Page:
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Community and Q&A

Venting for multiple appliances

Jamie B | Posted in Mechanicals on

Hey GBA,

I wanted to reach out to the community for a thought experiment.

The home I am building will have the following :

High efficiency Gas furnace
High efficiency Gas water heater
ERV
Central vacuum

All of these require exterior intakes and exhausts.

The house is a row house, so the majority of the side walls are attached to another house. Thus, this only leaves one spot where I can place the multitude of vent pipes. (which is pretty much a small alcove at the rear between the two houses) see attached image.

With all those appliances above that means I’m going to have 3 independent intakes and 4 exhausts which mean a whole punch of piping through the basement and then termination outside all within inches of each other.

I am assuming you are not allowed to do a combined intake and exhaust. can someone please confirm or offer a suggestion. I’m trying to think of a way to make it more simple, pretty and avoid bulkheads or other interior and exterior design blunders.

Thanks,

Jamie

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Replies

  1. Expert Member
    Dana Dorsett | | #1

    Combining exhaust venting of power vented appliances would usually violate most manufacturers' installation requirements. There may be a way to combine air intakes for some appliances, but not others.

    For the modest heating loads of a townhouse you may get better efficiency and more appropriate equipment sizing by using a condensing hot water heater and a small hydronic air handler, or if even micro-zone it on an individual room basis thin profile fan coils for heat distribution. That would get rid of one intake/exhaust vent pair. Run the room by room heating & cooling load calculations- this could be cheaper than a condensing gas furnace, and would improve the as-used net operating efficiency of the water heater by increasing it's duty-cycle.

    In row houses it's tough to meet the minimum code & manufacturers' intake to exhaust spacing clearances to operable windows and ventilation intakes even without the alcove problem, which may be a serious issue for you in the narrow alcove you've indicated as the termination point. The minimum intake/exhaust separation for the ERV may also be tough to manage in that spot.

    Venting the gas-burners through the roof with co-axial intake /exhaust vents may be possible.

    Using a ductless HRV such as a Lunos may work, using vertical height to get the minimum separation between units.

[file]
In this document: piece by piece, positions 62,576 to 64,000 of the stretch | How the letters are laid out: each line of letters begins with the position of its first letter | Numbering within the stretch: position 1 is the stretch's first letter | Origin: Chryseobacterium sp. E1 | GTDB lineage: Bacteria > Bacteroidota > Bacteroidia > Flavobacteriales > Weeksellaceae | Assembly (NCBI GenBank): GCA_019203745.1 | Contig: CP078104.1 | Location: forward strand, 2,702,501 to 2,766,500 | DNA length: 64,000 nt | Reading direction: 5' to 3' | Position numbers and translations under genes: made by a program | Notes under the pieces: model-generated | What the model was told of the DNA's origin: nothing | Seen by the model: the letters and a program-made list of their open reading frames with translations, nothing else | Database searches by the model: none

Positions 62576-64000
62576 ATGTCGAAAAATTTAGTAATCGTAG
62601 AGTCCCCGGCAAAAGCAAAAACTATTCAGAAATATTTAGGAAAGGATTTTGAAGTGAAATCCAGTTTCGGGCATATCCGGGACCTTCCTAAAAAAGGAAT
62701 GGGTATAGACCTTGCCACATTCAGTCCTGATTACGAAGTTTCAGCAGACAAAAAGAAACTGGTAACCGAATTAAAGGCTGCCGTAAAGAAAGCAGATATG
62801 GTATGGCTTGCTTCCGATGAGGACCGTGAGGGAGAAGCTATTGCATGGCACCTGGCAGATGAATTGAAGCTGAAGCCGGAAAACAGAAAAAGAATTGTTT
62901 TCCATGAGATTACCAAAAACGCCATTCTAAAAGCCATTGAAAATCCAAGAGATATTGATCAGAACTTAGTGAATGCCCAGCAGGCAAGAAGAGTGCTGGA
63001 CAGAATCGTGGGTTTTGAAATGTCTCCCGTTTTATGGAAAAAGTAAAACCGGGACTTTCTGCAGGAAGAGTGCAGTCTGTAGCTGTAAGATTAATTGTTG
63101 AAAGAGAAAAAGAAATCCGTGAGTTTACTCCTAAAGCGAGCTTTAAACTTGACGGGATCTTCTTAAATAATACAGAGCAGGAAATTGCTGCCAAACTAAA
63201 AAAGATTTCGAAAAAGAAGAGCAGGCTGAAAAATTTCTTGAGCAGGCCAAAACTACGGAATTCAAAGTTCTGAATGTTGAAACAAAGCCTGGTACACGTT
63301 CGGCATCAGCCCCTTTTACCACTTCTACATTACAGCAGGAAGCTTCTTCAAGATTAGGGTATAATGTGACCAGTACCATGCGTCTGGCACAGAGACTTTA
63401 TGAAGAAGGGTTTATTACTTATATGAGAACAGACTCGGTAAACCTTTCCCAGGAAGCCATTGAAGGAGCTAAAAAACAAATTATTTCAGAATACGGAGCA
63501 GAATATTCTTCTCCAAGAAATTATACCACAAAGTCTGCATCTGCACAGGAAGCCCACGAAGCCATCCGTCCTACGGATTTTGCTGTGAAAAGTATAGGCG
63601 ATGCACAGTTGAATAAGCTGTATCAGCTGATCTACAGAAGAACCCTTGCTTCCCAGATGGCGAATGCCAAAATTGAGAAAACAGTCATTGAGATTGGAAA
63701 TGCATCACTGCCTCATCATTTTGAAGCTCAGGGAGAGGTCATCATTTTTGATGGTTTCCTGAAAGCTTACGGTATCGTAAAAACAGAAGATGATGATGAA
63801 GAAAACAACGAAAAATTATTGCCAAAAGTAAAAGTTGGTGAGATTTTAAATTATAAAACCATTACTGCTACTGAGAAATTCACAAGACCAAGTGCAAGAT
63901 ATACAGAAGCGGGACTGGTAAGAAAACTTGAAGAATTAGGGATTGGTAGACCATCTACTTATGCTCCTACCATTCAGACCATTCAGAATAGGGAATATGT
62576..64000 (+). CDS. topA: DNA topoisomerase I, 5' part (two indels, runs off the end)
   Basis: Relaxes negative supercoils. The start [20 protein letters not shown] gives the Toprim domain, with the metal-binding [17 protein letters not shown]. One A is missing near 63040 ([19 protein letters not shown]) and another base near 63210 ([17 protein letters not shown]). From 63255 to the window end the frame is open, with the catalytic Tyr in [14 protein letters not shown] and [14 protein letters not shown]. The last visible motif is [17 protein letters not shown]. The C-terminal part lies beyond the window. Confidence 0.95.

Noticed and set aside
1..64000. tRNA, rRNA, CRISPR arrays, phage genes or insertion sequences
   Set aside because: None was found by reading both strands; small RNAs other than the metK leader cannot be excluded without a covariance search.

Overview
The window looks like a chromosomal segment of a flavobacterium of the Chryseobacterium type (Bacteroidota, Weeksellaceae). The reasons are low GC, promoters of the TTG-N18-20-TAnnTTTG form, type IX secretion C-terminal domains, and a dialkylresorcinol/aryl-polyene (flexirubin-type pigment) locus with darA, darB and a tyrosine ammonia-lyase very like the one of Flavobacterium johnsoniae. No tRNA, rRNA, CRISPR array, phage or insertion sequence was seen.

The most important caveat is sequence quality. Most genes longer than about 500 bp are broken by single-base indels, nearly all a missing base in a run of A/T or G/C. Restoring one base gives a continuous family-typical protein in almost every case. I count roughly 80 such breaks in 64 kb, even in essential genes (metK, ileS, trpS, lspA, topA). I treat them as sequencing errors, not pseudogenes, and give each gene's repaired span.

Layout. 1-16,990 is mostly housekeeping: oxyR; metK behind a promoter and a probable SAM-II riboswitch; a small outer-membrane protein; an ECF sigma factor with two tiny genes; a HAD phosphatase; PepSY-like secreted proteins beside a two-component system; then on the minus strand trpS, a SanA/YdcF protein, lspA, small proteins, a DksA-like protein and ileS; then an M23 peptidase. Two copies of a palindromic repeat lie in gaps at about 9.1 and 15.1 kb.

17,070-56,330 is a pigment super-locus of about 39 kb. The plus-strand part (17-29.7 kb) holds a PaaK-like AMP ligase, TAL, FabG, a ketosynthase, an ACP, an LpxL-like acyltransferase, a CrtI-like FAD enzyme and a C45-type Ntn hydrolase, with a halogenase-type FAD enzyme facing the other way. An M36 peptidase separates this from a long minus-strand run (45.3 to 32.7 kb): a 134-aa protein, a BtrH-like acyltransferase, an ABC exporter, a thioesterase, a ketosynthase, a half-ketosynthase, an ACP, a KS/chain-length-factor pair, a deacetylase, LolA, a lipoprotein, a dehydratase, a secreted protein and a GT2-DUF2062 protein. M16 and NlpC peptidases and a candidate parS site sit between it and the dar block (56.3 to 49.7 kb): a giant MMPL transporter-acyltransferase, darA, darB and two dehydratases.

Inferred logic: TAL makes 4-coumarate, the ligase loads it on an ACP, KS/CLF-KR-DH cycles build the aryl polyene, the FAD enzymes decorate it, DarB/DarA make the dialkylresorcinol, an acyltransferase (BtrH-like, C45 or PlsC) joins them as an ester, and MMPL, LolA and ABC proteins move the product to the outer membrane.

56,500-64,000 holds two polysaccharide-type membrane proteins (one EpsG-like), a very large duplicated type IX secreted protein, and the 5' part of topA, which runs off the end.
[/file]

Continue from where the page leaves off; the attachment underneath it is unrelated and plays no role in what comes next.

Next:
2. GBA Editor
    Martin Holladay | | #2

    Jamie,
    Dana has given you some good suggestions.

    In general, your choices include:

    1. Consider substituting electric appliances for some or all of your gas-burning appliances.

    2. Consider providing a vertical chase to the roof for some of the necessary penetrations.

  3. Expert Member
    Dana Dorsett | | #3

    The google street view of 44 Massey Street, Toronto, and the dimensions in the plot diagram provided in the initial post makes me think this house is amenable to being heated & cooled with a couple of 1-ton (or maybe 3/4 ton) ducted or ductless cold climate mini-splits, or a 1.5-2 ton multi-split, with the compressor(s) mounted in the alcove, above the historical snow depth line, or even on the roof, near the back edge of the fairly flat roofed section overlooking that alcove.

    https://www.google.com/maps/@43.6434203,-79.4132816,3a,74.7y,259.13h,88.88t/data=!3m6!1e1!3m4!1sY-h3KpxnONLNx7QunvnTrw!2e0!7i13312!8i6656

    It's the one with the bright red painted brick, with the big tree in the front yard, second gable in from Adelaide street, right?

    The street view shows that there is already a flue on the front pitch of the main roof, so routing multiple 2-3" condensing exhaust stacks through the same chase shouldn't be very difficult, if that's the route you choose, which would mean taking the ventilation air at the alcove won't present an exhaust contamination issue. The intake(s) for the gas burning equipment could also come via the alcove.

    The drone-view of the back side shows the flat roof & alcove, but the low resolution & distortion of the rendering doesn't yield very much fine detail.

    https://www.google.com/maps/@43.6431618,-79.4141154,59a,35y,90h,45.04t/data=!3m1!1e3

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